LONDON (Reuters) – U.S. drugmaker AbbVie has added two HIV medicines for children to a shared patent pool in an initiative that should speed the development of cheap new pediatric formulations for use in poor countries.
It is the latest win for the non-profit Medicines Patent Pool (MPP), which aims to persuade leading drug companies to share rights to their products with generic manufacturers in India and elsewhere.
Until now, AbbVie has not participated in the scheme, although the MPP has signed HIV drug agreements with Bristol-Myers Squibb, Gilead Sciences, Roche and ViiV Healthcare, which is majority-owned by GlaxoSmithKline.
Despite major advances in treating HIV/AIDS, only a quarter of the 3.2 million children with the virus – 90 percent of whom live in sub-Saharan Africa – currently receive drugs.
One major obstacle is the fact that existing syrup-based formulations need refrigeration, making them unsuitable for much of Africa, and their unpleasant taste is an added problem.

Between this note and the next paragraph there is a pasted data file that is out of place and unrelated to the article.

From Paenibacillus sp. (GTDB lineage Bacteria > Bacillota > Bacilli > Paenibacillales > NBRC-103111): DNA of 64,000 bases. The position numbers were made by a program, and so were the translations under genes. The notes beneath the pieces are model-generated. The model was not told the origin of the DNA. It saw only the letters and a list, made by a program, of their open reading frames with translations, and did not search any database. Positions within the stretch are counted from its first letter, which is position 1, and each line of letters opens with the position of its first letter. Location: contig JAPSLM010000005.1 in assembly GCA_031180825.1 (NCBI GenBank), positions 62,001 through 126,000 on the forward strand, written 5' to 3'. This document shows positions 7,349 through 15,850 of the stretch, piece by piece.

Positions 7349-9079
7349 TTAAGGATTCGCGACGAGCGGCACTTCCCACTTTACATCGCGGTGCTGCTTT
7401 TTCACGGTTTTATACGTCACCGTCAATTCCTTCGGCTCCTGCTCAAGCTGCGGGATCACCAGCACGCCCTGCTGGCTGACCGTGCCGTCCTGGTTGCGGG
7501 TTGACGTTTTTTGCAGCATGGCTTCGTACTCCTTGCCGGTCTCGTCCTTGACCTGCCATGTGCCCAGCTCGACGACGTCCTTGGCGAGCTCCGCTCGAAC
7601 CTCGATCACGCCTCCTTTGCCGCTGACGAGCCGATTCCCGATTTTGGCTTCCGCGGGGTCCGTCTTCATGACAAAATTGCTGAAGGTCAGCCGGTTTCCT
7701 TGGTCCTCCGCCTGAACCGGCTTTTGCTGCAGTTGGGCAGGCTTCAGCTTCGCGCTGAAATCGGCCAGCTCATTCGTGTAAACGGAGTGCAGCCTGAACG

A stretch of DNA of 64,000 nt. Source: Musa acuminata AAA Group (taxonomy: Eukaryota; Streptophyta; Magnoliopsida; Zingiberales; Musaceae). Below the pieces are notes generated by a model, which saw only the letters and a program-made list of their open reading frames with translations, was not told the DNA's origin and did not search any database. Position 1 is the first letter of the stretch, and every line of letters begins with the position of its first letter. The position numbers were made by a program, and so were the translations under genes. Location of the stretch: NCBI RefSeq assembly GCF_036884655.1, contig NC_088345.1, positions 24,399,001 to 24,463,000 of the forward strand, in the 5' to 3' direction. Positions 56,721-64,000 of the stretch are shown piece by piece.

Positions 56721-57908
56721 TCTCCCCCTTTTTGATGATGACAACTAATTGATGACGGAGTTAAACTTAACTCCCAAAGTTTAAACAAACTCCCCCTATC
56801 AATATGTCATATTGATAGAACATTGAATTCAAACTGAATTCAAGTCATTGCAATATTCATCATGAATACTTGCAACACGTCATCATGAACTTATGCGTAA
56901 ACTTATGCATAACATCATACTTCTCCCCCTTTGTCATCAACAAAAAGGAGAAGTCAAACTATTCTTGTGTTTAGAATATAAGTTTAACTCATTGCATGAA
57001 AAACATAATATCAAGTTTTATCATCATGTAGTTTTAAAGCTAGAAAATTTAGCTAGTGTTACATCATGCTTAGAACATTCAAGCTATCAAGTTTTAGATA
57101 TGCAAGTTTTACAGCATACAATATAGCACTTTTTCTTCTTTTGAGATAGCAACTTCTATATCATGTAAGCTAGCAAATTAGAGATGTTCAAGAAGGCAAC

The licensing agreement for AbbVie’s lopinavir and ritonavir drugs, both of which are specifically recommended for children, gives a green light to other players to develop improved treatment options.
The license also allows for the development of fixed-dose combinations using different drugs already covered by MPP deals with other companies.
The MPP-AbbVie agreement covers 102 countries and also permits distribution in areas where AbbVie does not hold patents, such as in India where the company has withdrawn its patent applications for lopinavir and ritonavir.
(Reporting by Ben Hirschler, editing by David Evans)